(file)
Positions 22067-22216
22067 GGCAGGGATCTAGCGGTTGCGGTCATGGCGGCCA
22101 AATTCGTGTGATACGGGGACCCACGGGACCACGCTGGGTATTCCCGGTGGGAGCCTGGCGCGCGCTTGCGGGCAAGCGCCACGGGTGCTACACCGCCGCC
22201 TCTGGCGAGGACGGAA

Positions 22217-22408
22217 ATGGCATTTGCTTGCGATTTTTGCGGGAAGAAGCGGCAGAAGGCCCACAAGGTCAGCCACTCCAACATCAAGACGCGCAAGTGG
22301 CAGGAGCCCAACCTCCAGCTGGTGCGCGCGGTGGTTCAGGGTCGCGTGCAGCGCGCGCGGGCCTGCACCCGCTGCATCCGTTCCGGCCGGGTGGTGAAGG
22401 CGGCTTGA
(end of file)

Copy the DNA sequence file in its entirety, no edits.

Positions 22067-22216
22067 GGCAGGGATCTAGCGGTTGCGGTCATGGCGGCCA
22101 AATTCGTGTGATACGGGGACCCACGGGACCACGCTGGGTATTCCCGGTGGGAGCCTGGCGCGCGCTTGCGGGCAAGCGCCACGGGTGCTACACCGCCGCC
22201 TCTGGCGAGGACGGAA

Positions 22217-22408
22217 ATGGCATTTGCTTGCGATTTTTGCGGGAAGAAGCGGCAGAAGGCCCACAAGGTCAGCCACTCCAACATCAAGACGCGCAAGTGG
22301 CAGGAGCCCAACCTCCAGCTGGTGCGCGCGGTGGTTCAGGGTCGCGTGCAGCGCGCGCGGGCCTGCACCCGCTGCATCCGTTCCGGCCGGGTGGTGAAGG
22401 CGGCTTGA